Friday, 24 February 2017

Possession and Other Dangers


 You thought I was going to talk about demonic possession, didn't you? Well, I'm not. William Blatty and Joss Whedon have, I feel, said all that needs to be said (remarkably little) about that.

Not this kind of possession, either.
The kind of possession of which I speak is grammatical. You knew that was coming, didn't you?

There is a disturbing trend nowadays among many Americans - I hope it is limited to America, I haven't seen it anywhere else - completely to ignore possessive case, and to say things like "I am Mary personal assistant". I am not sure where this comes from, but suspect it originated in some gutter dialect. Be that as it may, it won't do, people. It won't do at all.

Forming the Possessive

Forming the possessive of a noun is not difficult.


1 's' (not always required)
1 apostrophe


1. Place the apostrophe at the end of the word of which you want to form the possessive.
2. Now examine your root word. Look at the last letter. Is it an 's'? If it is, then you've finished.
3. If it is any other letter, place an 's' after the apostrophe.

Example 1: Mary
1. Mary'
2. no, it's not an 's'
3. Mary's

Example 2: dogs
1. dogs'
2. yes, it is an 's'
3. you don't need to do anything else.

Now, don't jump all over me for being overly simplistic and patronising. Many of the things I have been writing about in this blog are things that no ordinary adult needs to be told. But be assured, I don't waste my time writing about a thing unless I have seen many, many people getting it wrong. So if you're not the one who needs to be told this, just enjoy the LOLCATs and be glad your parents gave you a decent education. 


There are simple but finite rules to terminating sentences.

Every sentence must end with a terminal punctuation mark. This is ordinarily a period (.), but can also be a question mark, exclamation point or ellipsis (...). Note that commas, colons and semicolons are not terminal punctuation; they can only be used within a sentence, not to close it. 

Every punctuation mark should be followed by a space, unless it is immediately followed by end quotes. An ellipsis is not an exception to this.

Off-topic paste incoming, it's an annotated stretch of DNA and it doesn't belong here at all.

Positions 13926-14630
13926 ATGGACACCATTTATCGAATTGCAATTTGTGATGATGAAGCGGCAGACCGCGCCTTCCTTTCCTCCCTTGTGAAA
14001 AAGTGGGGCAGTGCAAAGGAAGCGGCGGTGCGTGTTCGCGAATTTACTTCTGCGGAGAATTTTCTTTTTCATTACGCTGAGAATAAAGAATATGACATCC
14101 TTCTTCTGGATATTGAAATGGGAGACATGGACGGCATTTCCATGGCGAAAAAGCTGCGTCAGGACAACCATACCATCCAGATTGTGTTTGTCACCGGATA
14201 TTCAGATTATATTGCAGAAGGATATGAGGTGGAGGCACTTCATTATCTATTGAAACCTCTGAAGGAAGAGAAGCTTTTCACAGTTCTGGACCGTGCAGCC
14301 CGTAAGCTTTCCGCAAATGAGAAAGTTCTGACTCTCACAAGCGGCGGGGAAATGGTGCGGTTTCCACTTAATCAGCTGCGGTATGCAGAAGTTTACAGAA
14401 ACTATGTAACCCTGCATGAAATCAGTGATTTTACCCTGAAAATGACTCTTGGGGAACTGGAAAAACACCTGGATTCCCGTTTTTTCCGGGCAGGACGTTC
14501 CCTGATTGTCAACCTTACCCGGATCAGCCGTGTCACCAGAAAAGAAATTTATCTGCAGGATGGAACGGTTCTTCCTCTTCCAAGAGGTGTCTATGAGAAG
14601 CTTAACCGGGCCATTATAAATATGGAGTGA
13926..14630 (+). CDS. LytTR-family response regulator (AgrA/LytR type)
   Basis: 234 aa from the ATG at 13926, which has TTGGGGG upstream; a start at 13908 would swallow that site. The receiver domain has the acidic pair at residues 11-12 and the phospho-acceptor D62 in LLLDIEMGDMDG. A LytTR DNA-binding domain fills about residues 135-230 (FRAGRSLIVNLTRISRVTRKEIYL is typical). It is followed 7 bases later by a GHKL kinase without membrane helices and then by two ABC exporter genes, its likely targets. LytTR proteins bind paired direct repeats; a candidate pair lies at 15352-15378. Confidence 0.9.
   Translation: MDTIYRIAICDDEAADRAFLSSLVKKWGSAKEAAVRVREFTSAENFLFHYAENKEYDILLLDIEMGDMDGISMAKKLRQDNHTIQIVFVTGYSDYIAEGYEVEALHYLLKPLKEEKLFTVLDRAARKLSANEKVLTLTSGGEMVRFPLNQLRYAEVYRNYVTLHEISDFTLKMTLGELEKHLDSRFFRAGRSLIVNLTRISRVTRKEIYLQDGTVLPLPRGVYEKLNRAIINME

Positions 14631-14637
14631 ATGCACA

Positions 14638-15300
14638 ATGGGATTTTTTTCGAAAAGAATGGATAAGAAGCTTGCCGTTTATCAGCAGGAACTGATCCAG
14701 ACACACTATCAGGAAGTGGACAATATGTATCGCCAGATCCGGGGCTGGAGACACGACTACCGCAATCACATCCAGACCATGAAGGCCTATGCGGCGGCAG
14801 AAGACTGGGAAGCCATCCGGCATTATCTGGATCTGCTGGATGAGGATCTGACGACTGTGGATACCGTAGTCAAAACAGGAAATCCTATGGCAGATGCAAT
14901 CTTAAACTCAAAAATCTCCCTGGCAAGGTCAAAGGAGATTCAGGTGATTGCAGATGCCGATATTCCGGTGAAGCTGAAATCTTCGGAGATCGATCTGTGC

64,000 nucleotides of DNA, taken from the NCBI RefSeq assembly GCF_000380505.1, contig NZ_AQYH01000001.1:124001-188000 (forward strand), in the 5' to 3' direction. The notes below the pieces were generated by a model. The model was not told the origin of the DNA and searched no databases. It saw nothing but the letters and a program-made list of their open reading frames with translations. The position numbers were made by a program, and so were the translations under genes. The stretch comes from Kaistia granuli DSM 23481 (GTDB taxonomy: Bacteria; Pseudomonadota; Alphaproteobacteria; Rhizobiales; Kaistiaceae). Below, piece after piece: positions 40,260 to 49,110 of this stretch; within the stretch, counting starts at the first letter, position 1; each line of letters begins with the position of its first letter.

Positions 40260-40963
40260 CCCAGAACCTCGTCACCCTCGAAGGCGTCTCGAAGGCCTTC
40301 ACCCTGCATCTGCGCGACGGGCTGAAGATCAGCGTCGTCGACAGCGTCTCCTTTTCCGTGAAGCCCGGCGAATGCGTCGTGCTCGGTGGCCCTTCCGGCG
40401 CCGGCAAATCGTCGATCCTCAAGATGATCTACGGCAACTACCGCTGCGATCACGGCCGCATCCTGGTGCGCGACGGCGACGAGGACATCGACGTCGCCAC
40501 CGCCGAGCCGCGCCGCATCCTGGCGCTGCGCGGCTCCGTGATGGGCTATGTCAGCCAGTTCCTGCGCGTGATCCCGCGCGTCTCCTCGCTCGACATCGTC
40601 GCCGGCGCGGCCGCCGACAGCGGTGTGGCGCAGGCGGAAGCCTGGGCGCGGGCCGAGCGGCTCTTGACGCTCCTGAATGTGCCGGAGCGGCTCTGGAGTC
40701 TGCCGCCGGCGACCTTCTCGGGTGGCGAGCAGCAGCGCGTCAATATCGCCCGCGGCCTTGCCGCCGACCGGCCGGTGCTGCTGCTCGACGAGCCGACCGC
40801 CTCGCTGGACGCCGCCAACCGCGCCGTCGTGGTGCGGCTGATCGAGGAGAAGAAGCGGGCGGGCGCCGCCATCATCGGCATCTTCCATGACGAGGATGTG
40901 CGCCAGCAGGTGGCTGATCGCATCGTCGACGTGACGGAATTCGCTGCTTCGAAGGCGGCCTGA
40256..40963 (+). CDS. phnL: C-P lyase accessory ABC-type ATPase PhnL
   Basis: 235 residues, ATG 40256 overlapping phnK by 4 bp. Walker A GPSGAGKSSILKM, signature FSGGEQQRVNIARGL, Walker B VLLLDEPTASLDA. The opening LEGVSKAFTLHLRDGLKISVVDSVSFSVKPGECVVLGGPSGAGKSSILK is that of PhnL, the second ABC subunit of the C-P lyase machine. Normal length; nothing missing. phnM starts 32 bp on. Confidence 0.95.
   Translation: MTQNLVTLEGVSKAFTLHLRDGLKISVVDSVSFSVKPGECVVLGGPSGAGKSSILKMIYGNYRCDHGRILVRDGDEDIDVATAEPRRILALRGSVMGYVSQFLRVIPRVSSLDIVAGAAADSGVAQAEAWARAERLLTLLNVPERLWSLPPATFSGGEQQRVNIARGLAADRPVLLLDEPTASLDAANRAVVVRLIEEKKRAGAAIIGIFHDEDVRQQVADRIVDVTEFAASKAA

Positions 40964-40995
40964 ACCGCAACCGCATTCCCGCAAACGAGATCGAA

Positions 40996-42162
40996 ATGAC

EVERY speech must end with some form of punctuation before the end quotes. This can be a period, comma, dash (to show a sudden interruption), ellipsis (to show the speaker trailing off), question mark or exclamation point. There MUST always be something.

When a speech stands alone (not enclosed within another sentence), it is punctuated as a normal sentence would be, except for being enclosed in quotes.

EG: “OK, Dad, I will try to stop being such a loser.” 

However, when the speech is enclosed within a sentence, its punctuation changes slightly. If the sentence continues after the end of the speech, the terminal period in the speech becomes a comma:
“OK, Dad, I will try to stop being such a loser,” said Joe.

This is because the speech is the object of the speech verb. 
If the speech is enclosed in a sentence which goes on after the end of the speech DO NOT EVER use a period: 
WRONG: “OK, Dad, I will try to stop being such a loser.” Said Joe. 
Do not do this.


Another thing I frequently see in the work of incompetent writers is random words given initial capitals. 

There are two places where the initial letter of a word must be capitalised: a) when it is the first word in a sentence, and b) when the word is a name, or is being used in place of a name (as Mum, Dad &c), or is a title (e.g. The Greatest Show On Earth). There is a third way, when words are capitalised ironically, to reveal something about the speaker's attitude ('The butler made his displeasure felt. Monkeys in the Drawing Room were Not What He Had Been Accustomed To.') but it is rather old-fashioned and one rarely sees it nowadays.

In no other case should you capitalise initial letters of a word. You may capitalise the entire word to show shouting in dialogue, but initial capitals are used ONLY as mentioned above. 

That's all I'm going to say about capitalisation. I spoke about this at some length in Six Common Errors in Punctuation, on 21 February, so if you want more detail, you can go there.


The indefinite article is 'a', but when it precedes a word that starts with a vowel, it is 'an'. This is an ease of use thing, rather like the way that Italian speakers, uncomfortable with two consonants colliding, tend to insert an 'a' in between. It just makes it easier to say.

Unlike the pleasantly exotic sound of an Italian accent, though, saying things like 'I love being a author' - and yes, I have actually seen this very sentence used on more than one occasion - is vile, cringeworthy, and roughly equivalent to having 'hopeless wannabe' tattoed on one's forehead.

A cat
An cat
An elephant
A elephant
A question
An question
An answer
A answer


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